Occlusal view[edit]

The occlusal view is indicated when there is a desire to reveal the skeletal or pathologic anatomy of either the floor of the mouth or the palate. The occlusal film, which is about three to four times the size of the film used to take a periapical or bitewing, is inserted into the mouth so as to entirely separate the maxillary and mandibular teeth, and the film is exposed either from under the chin or angled down from the top of the nose. Sometimes, it is placed in the inside of the cheek to confirm the presence of a sialolith in Stenson's duct, which carries saliva from the parotid gland. The occlusal view is not included in the standard full mouth series.

Full mouth series[edit]

A full mouth series is a complete set of intraoral X-rays taken of a patients' teeth and adjacent hard tissue.[1] This is often abbreviated as either FMS or FMX (or CMRS, meaning Complete Mouth Radiographic Series). The full mouth series is composed of 18 films:

  • four bitewings
    • two molar bitewings (left and right)
    • two premolar bitewings (left and right)
  • eight posterior periapicals
    • two maxillary molar periapicals (left and right)
    • two maxillary premolar periapicals (left and right)
    • two mandibular molar periapicals (left and right)
    • two mandibular premolar periapicals (left and right)
  • six anterior periapicals
    • two maxillary canine-lateral incisor periapicals (left and right)
    • two mandibular canine-lateral incisor periapicals (left and right)
    • two central incisor periapicals (maxillary and mandibular)

The Faculty of General Dental Practice of the Royal College of Surgeons of England publication Selection Criteria in Dental Radiography holds that given current evidence full mouth series are to be discouraged due to the large numbers of radiographs involved, many of which will not be necessary for the patient's treatment. An alternative approach using bitewing screening with selected periapical views is suggested as a method of minimising radiation dose to the patient while maximizing diagnostic yield.

Extraoral radiographic views[edit]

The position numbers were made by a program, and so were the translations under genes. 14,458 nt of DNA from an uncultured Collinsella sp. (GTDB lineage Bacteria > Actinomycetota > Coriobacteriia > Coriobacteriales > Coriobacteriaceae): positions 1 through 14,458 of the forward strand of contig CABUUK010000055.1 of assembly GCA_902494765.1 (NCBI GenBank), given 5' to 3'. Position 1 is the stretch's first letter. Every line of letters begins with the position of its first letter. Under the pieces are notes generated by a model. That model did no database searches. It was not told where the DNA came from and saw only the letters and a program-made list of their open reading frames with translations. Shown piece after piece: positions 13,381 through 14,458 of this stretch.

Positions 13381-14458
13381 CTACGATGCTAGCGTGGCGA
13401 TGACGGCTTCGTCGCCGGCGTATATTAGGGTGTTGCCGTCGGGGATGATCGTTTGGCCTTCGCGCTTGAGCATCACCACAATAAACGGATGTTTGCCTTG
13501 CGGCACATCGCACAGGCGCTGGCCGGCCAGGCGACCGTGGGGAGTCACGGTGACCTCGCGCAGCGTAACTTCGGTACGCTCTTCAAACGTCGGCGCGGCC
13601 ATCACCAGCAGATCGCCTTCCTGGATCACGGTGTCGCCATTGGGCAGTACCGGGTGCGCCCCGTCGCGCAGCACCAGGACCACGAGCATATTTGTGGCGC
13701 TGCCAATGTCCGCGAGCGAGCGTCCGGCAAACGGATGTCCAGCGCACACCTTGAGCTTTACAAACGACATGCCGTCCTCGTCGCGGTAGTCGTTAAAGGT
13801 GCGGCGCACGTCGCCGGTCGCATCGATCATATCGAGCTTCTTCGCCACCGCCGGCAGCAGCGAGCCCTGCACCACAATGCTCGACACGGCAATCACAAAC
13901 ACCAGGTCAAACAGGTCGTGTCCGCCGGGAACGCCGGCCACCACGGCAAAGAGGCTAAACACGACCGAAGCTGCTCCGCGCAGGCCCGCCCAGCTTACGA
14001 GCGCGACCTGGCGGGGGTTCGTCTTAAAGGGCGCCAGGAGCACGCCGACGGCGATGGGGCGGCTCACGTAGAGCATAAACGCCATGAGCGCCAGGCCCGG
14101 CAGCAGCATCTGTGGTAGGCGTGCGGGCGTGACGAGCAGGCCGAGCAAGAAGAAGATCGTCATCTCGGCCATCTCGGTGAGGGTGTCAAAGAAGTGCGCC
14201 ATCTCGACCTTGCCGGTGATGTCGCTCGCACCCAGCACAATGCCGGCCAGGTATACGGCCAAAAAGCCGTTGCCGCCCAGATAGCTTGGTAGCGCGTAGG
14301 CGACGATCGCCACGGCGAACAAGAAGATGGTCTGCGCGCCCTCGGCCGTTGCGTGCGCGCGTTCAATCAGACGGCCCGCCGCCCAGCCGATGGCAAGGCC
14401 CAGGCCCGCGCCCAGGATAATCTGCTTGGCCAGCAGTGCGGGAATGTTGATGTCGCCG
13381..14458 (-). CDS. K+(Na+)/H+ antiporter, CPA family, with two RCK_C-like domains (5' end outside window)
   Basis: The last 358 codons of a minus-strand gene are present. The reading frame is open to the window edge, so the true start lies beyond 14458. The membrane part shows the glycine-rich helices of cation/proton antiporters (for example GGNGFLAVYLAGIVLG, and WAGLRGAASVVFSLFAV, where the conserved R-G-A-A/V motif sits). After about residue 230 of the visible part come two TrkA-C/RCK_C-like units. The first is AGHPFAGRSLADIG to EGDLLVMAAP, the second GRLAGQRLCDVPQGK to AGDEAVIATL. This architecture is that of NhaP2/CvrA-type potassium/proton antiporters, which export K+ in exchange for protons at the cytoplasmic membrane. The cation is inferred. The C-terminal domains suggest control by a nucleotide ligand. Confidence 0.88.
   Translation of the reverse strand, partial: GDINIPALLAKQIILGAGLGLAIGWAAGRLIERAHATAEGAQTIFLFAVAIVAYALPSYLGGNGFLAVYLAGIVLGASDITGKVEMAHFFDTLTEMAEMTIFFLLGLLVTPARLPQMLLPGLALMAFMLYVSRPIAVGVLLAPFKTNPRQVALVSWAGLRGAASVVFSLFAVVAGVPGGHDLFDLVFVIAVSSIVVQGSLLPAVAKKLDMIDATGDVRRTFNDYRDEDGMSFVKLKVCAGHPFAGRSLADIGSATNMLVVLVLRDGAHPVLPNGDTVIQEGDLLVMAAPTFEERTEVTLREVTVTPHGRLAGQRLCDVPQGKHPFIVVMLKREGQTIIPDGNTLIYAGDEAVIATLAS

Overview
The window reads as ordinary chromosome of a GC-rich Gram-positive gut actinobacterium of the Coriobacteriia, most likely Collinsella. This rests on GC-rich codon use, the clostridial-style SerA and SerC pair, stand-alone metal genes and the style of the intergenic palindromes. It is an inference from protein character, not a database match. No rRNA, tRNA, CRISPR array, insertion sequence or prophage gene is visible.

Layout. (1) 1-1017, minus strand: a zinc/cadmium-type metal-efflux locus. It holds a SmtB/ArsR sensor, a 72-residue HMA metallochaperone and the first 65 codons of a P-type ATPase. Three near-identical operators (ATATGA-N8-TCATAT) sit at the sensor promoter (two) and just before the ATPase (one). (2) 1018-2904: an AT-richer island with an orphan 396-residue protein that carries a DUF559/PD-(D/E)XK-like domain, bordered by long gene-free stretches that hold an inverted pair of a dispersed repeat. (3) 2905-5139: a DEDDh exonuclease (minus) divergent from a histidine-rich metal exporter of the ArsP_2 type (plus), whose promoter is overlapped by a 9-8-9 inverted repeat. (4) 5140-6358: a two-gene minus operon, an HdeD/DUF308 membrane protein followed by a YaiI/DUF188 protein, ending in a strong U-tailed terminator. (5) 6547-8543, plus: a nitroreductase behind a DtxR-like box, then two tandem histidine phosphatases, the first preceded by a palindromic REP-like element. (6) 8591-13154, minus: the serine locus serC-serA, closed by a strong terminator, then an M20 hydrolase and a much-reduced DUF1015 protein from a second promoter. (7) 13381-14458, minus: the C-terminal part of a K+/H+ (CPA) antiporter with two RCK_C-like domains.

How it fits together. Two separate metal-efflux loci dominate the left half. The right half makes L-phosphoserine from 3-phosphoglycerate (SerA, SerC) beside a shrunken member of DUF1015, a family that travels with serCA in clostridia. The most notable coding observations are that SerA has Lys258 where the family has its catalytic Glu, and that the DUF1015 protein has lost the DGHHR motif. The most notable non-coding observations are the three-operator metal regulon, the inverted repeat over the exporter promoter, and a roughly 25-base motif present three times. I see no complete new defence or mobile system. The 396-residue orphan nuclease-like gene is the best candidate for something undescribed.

Placing the radiographic film or sensor outside the mouth, on the opposite side of the head from the X-ray source, produces an extra-oral radiographic view.

A lateral cephalogram is used to evaluate dentofacial proportions and clarify the anatomic basis for a malocclusion, and an antero-posterior radiograph provides a face-forward view.

Panoramic films[edit]

A panoramic film, able to show a greater field of view, including the heads and necks of the mandibular condyles, the coronoid processes of the mandible, as well as the nasal cavity and the maxillary sinuses.
Panoramic x-ray radiography of the teeth of a 64 year-old male. Dental work performed mostly in UK/Europe in last half of 20th Century.

Panoramic films are extraoral films, in which the film is exposed while outside the patient's mouth, and they were developed by the United States Army as a quick way to get an overall view of a soldier's oral health. Exposing eighteen films per soldier was very time consuming, and it was felt that a single panoramic film could speed up the process of examining and assessing the dental health of the soldiers; as soldiers with toothache were incapacitated from duty. It was later discovered that while panoramic films can prove very useful in detecting and localizing mandibular fractures and other pathologic entities of the mandible, they were not very good at assessing periodontal bone loss or tooth decay.[2]

Computed Tomography[edit]

There is increasing use of CT (computed tomography) scans in dentistry, particularly to plan dental implants; there may be significant levels of radiation and potential risk. Specially designed CBCT (cone beam CT) scanners can be used instead, which produce adequate imaging with a stated tenfold reduction in radiation.[3] Controversy surrounds the degree of radiation reduction though as the highest quality cone beam scans use radiation doses not dissimilar to modern conventional CT scans. [4][unreliable medical source?]

See also[edit]

References[edit]

  1. ^ Carranza's Clinical Periodontology, 9th Ed., W.B. Saunders 2002, page 435.
  2. ^ Carranza's Clinical Periodontology, 9th Ed., W.B. Saunders 2002, page 436.
  3. ^ Dr. Bernard Friedland, Harvard School of Dental Medicine, 1dec07
  4. ^ Dory, Miri (August 12, 2014). "Digital Dental Imaging in the Cloud", Cephx.

External links[edit]